pound and the ?ller oxide prior to complete reduction
phase, by a determination of ‘density, or by radiotracer
of the inactive metal compound.
20 techniques, in the event that the ?ller particles are radio
Reduction should be continued until the inactive metal
compound is essentially completely reduced. When re
duction is nearing completion, it is preferred to raise the
active (e.g., thoria or uranium oxide), or by any suit
able procedure for determining the chemical composition
of a system.
Products of this invention in which no drossing out
temperature to the range between 700 and 1300° C. to
complete the reaction, but care must be taken not to 25 of ?ller particles has occurred are characterized by hav
exceed the melting point of the reduced metal. During
the reduction process very ?ne metal grains are formed.
These tend to fuse and grow but their ultimate size is
ing substantially the same chemical compositions in each
portion of the cast ingot. If extensive phase separation
has occurred, areas from the oxide-rich portion of the
ingot will analyze very much higher in the chemical con~
restricted because of the presence of the ?ller particles.
Thus, the size of grains obtained in this way is usually 30 stituents of the oxide than areas taken from other por
less than 10 microns.
tions of the ingot. If the oxide concentration in any
Reduction should be carried out until the oxygen con
tent of the mass is substantially reduced to zero, exclu
sive of the amount of oxygen originally introduced in the
form of the oxide ?ller material. In any case, the oxygen 35
content of the product, exclusive of the oxygen originally
single major area of the ingot is more than 50% greater
than that in any other major area, drossing out is con
sidered to have occurred.
introduced in chemically combined form in the ?ller,
Processes of this invention comprise the steps of mix
should be in the range from 0 to 0.5% and preferably from
ing a powdered solid dispersion of the refractory oxide
0 to 0.1%, based on the weight of the product.
The analysis for oxygen can be done by many methods 40 particles in an inactive metal having an oxide which is
reducible by hydrogen below 1000° C., and a AF at
with which the art is familiar, one such method being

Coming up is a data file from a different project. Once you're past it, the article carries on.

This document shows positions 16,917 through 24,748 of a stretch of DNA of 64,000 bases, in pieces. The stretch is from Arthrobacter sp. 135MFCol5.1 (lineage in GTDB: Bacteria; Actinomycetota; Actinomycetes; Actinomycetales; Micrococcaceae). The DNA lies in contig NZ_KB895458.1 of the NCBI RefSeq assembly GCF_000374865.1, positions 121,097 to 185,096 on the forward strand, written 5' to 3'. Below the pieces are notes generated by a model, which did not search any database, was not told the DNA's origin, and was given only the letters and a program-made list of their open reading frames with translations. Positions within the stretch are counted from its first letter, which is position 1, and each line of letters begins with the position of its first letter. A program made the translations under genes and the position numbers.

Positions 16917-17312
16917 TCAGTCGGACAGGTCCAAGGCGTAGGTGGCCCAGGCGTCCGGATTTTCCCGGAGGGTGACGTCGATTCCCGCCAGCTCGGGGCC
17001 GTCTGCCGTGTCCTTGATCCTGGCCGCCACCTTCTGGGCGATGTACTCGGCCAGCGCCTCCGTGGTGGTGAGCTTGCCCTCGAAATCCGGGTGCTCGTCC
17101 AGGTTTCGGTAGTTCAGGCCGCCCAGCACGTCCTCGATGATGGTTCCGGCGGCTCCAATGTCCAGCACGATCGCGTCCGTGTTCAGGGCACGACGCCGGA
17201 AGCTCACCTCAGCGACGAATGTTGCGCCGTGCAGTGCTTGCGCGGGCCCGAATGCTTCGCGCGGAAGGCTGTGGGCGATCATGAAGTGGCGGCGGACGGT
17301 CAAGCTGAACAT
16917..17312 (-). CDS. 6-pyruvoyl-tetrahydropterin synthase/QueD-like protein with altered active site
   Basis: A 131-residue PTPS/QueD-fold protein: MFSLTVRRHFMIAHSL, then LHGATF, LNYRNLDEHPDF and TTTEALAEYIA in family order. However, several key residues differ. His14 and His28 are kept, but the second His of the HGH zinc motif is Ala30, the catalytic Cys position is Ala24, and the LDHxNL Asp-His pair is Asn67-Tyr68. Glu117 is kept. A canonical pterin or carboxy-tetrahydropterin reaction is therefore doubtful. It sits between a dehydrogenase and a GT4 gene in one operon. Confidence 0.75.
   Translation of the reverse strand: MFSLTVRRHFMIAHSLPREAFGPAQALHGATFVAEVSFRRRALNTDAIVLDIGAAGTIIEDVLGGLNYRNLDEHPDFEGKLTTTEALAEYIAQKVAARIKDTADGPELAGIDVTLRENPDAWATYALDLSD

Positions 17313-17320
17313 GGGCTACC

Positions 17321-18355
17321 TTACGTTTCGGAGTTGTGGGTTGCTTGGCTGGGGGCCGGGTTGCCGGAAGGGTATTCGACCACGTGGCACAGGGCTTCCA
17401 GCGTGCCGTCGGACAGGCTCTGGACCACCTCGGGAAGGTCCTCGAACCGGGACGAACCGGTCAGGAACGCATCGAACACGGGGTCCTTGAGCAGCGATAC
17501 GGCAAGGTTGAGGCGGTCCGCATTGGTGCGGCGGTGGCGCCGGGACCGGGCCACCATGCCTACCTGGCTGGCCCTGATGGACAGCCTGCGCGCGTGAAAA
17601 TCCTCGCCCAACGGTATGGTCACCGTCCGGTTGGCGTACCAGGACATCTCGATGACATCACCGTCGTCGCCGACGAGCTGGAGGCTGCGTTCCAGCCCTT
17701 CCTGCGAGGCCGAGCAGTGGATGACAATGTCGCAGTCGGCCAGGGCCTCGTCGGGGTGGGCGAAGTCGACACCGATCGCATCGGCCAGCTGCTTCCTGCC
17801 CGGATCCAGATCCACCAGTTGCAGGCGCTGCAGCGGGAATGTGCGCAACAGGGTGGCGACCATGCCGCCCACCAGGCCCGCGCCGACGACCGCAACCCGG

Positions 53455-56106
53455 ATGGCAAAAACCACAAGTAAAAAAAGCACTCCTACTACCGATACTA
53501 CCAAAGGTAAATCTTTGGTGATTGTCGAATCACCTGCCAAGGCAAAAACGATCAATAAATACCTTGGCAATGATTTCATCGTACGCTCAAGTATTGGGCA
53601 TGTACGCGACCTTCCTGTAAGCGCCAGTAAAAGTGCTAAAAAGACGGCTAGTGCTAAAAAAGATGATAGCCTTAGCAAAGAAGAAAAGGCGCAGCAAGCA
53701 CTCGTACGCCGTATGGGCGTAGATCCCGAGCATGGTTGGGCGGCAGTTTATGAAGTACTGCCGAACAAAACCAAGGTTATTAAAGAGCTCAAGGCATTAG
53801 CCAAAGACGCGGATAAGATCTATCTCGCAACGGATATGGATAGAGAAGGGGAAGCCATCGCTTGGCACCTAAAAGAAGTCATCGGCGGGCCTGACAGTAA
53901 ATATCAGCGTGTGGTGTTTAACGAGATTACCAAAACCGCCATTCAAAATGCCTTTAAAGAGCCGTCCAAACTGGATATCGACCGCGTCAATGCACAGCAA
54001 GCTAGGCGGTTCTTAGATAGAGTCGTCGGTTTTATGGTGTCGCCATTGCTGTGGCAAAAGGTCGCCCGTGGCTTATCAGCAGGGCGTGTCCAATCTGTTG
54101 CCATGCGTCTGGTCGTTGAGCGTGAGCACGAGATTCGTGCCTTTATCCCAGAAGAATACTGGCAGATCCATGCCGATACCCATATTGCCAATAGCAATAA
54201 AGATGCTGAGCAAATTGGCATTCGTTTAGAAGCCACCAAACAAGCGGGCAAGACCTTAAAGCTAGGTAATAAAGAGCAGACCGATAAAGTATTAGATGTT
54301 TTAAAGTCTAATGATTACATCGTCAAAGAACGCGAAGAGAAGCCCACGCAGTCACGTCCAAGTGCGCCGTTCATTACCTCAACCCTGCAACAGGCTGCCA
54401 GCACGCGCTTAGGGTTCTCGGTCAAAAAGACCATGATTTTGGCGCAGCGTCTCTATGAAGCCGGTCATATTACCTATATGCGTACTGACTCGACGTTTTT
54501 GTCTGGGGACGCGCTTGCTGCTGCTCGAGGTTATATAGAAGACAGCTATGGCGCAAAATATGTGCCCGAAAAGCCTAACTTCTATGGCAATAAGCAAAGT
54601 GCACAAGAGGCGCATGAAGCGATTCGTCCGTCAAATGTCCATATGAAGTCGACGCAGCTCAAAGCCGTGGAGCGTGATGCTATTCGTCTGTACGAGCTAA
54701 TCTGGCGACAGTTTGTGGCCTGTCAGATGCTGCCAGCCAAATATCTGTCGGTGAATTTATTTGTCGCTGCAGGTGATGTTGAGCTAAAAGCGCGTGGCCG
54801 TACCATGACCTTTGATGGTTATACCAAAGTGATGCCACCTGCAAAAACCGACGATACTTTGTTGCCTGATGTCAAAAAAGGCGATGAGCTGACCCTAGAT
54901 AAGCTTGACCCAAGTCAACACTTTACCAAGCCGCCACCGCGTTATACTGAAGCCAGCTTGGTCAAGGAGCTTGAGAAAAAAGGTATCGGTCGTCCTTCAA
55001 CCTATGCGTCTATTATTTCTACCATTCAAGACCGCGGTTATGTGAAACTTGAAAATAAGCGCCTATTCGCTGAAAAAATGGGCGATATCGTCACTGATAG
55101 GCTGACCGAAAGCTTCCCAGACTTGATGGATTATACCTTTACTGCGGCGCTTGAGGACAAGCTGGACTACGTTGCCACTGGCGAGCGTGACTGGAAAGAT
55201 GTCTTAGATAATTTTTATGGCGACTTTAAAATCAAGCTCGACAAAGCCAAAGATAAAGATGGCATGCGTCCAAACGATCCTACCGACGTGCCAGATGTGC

27° C. below 88 kcal./gm. atom of oxygen, with molten
vacuum fusion as described by R. A. Yeaton in Vacuum,
metal, the mixing being carried out while there is pres—
volume 2, No. 2, page 115, “The Vacuum Fusion Tech
out at least enough active metal to prevent drossing out
nique as Applied to Analysis of Gases in Metals.”
of the refractory, and casting the molten mixture. While
Oxygen, other than that combined with the ?ller, may
the processes are peculiarly adapted to incorporating dis
interfere with the function of the active metal, by react
persed refractory oxide particles into metals having a
ing with the active metal to yield active metal oxide. For
melting point above 720° C., they are also useful for dis
this reason the oxygen level should be maintained in the
persing such particles in lower-melting metals.
range above stated until after mixing with the molten,
It is important to carry out the foregoing mixing in an
active metal is complete.
inert atmosphere to prevent excessive oxidation of the
After the reduction reaction is complete, the resulting
active metal. Argon is particularly suitable.
powder is sometimes pyrophoric. Therefore, it is pre
In one aspect of the invention, homogeneous mixing
ferred to cool the mass and maintain it in an inert atmos
of the refractory oxide with the molten metals is facili
phere until it has been sintered to a surface area of
tated by having present a limited amount of oxygen.
2 m.2/g. or less, or until it has been diluted with the
This causes the refractory oxide to wet into the metal
active metal and used in the casting process.
mixture more readily, apparently by depositing a coating
of compounds of the metals in a reduced valence state
on the surface of the refractory particles. Thus, an oxide
In compositions of this invention the active metal is
refractory can be coated with an oxide of a metal, this
present in at least the minimum proportion which pre 60 coating being in a reduced valence state. By a “reduced
vents drossing out of the refractory oxide when the com
valence state,” we mean that the ratio of the metal to
position is maintained in a quiescent molten state for one
oxygen in the coating is substantially greater than the
half hour. A proportion of at least 4 mol percent, based
ratio of metal to oxygen which is normally found in the
on the refractory oxide, accomplishes this result. Ac
stable oxide compounds of said metal. In other words,
cording to the present invention it has been found that
“drossing” out or “slagging” out is a measure of lack of
bonding of the metal matrix to the dispersed refractory
an excess of metal is present in the coating.
In_ this manner, powdered dispersions, in inactive metals,
of ?nely divided oxides such as alumina, zirconia, mag
oxide particles. A molten metal mixture containing re
nesia, thoria, and the like, can be mixed with molten
fractory oxide can be vigorously agitated or intensively